Tuesday, February 28, 2012
I wasn’t jealous when Tommy beamed as he led Julie on a tour of our house. He was showing off his paintings and smiled at her, like a teen smitten with a cheerleader.
But, later that morning, when my husband revealed something to this art therapist he had not shared with me, I felt as envious as a plain-Jane watching from the sidelines.
I had hired Julie to work with Tommy following the recommendation of the social worker at Northwestern Hospital who has been guiding me since my husband was diagnosed with Primary Progressive Aphasia, a dementia that robs the brain of language.
Julie had premature grey hair, was dressed in a black outfit accessorized with colorful scarves, and looked the part of Artist. In some ways, she resembled a younger version of me. I’d like to think that led to Tommy’s easy acceptance of her into his therapeutic life.
He had 15 Paint By Number pictures to show her. They are on walls throughout our house. All are beautiful and match the example on the cover of each kit. Over the years, as Tommy completed each painting, he’d select a frame, tuck the painting into protective glass, then hang it where it could be seen and admired.
Tommy chose Paint By Number as a winter hobby, when the weather prohibited his favorite pastime, golf. I was happy to see him engaged in something creative. To show my support, I bought an easel for the spare bedroom, a gooseneck lamp to clip to the top of the board, and a French beret to complete the picture of artist’s atelier.
For several years, Tommy finished two paintings per season. Then, last year, trouble. His work no longer matched the box’s cover. He halted this effort midway, eventually tossing it in the trash. I guessed the cruel illness that was stealing his speech was now affecting his brush strokes.
So, when Tommy wanted to try again this year, I was surprised. I helped him choose a new kit from our usual online store, and watched as he assembled the easel, attached the light, spread the baby pots of paint on a makeshift table, and started in. (The beret is long gone.) But, after a few days, he stopped. He turned off the lamp, put the brush down alongside the pots, and left the unfinished painting on the easel. Then, he closed the door to his studio.
“These are marvelous,” Julie said, as Tommy led her through the first floor and pointed to each one of his paintings. When the two of them went upstairs, I could hear her praising the works in the hall and in our bedroom. Then, I heard him open the door to the room where the abandoned painting still stood on the easel. I remained downstairs, wondering how artist and teacher would handle what they found.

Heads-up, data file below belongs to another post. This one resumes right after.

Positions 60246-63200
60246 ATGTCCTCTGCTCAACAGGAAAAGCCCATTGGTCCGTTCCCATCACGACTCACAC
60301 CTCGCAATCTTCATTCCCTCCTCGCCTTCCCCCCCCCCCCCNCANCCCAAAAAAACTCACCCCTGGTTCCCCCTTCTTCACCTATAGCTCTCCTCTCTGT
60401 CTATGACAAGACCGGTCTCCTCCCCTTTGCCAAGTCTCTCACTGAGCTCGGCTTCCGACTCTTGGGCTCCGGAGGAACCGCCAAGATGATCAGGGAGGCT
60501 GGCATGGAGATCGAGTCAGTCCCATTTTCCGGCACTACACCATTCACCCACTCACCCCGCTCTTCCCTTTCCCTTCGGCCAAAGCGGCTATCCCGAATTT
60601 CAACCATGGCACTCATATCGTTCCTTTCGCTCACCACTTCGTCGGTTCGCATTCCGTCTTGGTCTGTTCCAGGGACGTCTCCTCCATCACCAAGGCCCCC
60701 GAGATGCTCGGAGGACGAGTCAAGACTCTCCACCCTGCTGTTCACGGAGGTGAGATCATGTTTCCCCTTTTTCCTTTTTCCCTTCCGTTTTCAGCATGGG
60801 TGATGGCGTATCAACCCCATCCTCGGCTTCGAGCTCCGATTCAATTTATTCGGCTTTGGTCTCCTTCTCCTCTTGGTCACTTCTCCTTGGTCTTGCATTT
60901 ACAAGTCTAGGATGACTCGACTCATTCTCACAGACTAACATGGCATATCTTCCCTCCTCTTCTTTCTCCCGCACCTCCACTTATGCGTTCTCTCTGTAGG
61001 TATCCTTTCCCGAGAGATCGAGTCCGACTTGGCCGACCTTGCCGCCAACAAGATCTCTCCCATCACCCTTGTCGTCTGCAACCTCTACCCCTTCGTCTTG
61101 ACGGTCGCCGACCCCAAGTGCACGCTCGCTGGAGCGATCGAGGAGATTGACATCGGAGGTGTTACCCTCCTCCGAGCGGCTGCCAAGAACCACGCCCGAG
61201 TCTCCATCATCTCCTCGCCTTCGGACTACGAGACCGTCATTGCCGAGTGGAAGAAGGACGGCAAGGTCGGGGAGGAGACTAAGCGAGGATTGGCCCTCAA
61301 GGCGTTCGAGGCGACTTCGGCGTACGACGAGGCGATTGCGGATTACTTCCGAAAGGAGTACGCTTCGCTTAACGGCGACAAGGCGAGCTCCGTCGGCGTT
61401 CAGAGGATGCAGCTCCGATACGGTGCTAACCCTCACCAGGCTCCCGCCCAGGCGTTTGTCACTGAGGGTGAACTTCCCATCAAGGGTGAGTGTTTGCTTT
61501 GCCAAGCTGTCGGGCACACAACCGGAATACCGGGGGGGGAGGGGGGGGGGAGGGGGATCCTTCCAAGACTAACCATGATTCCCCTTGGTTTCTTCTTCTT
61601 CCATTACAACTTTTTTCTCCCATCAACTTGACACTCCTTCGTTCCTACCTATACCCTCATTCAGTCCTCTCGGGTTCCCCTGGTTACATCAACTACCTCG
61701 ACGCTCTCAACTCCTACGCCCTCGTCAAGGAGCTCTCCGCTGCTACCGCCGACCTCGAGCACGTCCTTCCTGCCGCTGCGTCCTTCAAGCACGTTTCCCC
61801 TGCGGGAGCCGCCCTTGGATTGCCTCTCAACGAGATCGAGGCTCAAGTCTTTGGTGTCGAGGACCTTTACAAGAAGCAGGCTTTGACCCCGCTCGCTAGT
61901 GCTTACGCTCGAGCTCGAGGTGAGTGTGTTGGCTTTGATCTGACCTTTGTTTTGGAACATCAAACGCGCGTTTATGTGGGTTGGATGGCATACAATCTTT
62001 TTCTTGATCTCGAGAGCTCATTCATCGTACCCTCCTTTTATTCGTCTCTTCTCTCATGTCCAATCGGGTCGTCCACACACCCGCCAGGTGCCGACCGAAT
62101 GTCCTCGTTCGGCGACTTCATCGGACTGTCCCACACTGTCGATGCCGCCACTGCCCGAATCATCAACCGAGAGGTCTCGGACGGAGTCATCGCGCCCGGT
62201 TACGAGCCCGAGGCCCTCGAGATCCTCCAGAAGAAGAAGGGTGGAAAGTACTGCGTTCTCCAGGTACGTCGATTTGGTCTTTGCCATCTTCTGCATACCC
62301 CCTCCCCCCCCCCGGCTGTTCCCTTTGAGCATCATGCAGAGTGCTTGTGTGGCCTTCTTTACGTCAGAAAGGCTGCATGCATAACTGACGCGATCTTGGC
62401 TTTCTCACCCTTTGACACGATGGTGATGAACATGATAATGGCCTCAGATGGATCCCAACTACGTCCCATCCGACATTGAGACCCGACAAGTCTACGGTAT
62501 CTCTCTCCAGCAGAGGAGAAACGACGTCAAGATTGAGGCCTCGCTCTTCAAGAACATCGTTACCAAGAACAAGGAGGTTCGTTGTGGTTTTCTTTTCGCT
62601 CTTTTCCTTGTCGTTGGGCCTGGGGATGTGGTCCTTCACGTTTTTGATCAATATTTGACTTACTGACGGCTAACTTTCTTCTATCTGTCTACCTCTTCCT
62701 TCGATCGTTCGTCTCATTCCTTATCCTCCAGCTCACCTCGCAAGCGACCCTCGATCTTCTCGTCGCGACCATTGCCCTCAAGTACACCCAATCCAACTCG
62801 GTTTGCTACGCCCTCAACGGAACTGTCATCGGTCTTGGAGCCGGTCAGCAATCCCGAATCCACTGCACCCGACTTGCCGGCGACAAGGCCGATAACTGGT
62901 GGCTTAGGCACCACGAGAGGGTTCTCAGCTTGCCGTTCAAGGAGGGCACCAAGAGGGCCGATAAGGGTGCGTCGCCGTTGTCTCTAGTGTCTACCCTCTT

Julie came down first with Tommy trailing after. “We’re dumping this,” she said, holding the painting in two fingers. My husband was nodding in agreement and grinning. “We’re going to start fresh with a new painting.” Then, she showed me what Tommy had written on a post-it note. “MESS,” it read.
Julie smiled at him as if he were already her favorite student. “Yes,” she said, “that’s what Tommy was trying to tell me upstairs. That’s why we agreed to start a new one.”
Mess? My husband had confessed to this stranger how he felt about his abandoned painting? I was jealous; the emotion absent from their first interaction now struck.
I wanted in. "Maybe it would be better to try something free form," I said. "It might be easier than Paint by Number."
"No," Julie said, looking to my husband for confirmation. "Tom likes Paint By Number, so we're going to stick with that."
Then she asked, “Tom, is the problem that the numbered places are too small, or that your brain is having a hard time getting the message to your hand?”
He shook his head at the former and nodded “yes” at the latter.
“Okay,” Julie said. “Now we know how to proceed.”
After Julie left, I thought about how she was able to get my husband to open up. Perhaps it was her training, her distance from the role of spousal caregiver, and her compassion that gave her the key.
Or, maybe it was because Julie didn’t know our backstory; that before the illness, when Tommy could talk, he was a man of a few words, never eager to discuss emotional issues. When I saw the closed door, I assumed Tommy preferred to drop the subject. And, perhaps I was relieved I didn’t have to enter this emotional territory.
That afternoon, I turned on the computer. Tommy pulled up a chair next to me. We searched the Paint By Number website. He selected “Ice Cardinal.” It’s due to arrive any day now, in time for our next Art Therapy.